The Jute industry in India due to lack of innovation and diversification is facing biggest bottleneck, as sacking still rules the market and manufacturers shy away from diversification because of the steady orders they procure from rice and wheat producing states and their lack of exposure to the exponentially growing global market for jute diversified products, said Chhabilendra Roul, additional secretary at the agriculture ministry's research and education department.
The Indian jute industry, which is struggling with shrinking production and lack of skilled manpower, is trying to break free of its 'gunny bag' image and take advantage of the global shift toward natural products.
This gap can be bridged with technology. The industry is in dire need for technology upgrade and modernization. Diversification into newer products is also the only way for the sector to thrive in today's world.
However, the quality of fibre is a hindrance for the industry to venture into household accessories and fashionable items that have huge demand abroad, National Jute Board secretary Arvind Kumar said at the event, hosted in collaboration with the National Institute of Research on Jute and Allied Fibre Technology (NIRJAFT).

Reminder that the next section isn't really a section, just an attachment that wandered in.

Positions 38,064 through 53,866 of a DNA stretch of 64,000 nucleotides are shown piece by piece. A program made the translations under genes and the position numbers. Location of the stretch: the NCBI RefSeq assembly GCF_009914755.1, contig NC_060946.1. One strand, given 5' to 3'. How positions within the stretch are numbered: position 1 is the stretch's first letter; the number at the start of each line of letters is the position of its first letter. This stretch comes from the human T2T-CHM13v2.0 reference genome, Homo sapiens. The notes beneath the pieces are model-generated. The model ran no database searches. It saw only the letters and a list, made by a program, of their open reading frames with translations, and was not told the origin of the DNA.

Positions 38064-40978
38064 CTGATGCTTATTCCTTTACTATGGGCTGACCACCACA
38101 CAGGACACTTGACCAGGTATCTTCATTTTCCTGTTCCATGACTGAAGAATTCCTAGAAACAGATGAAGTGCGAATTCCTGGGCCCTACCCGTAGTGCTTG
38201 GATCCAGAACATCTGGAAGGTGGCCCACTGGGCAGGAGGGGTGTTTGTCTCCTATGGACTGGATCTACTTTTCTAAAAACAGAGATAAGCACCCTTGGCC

Sabu Thomas of the Interna tional and Inter University Centre for Nanoscience and Nanotechnology (IIUCNN) and International Unit on Macromolecular Science and Engineering (IUMSE), Kerala said that the creation of composites is a potential area of diversification.
India exports diversified jute products worth about Rs 800 crore every year. They have sufficient resources to take it to Rs 1,600 crore, but it needs entrepreneurial support. Without support from the private sector and greater synergy between the government and entrepreneurs, it is impossible to revive the industry, said OP Prahaladka, director and national convener for the eastern region at the Export Promotion Council for Handicrafts.
According to the Indian Jute Mills Association (IJMA) India shipped around 200,000 tonnes of jute goods abroad, valued at Rs 2,000 crore, in the year ended March 2015. Exports by Bangladesh, in comparison, topped 800,000 tonnes, worth Rs 5,000 crore, during the same period.
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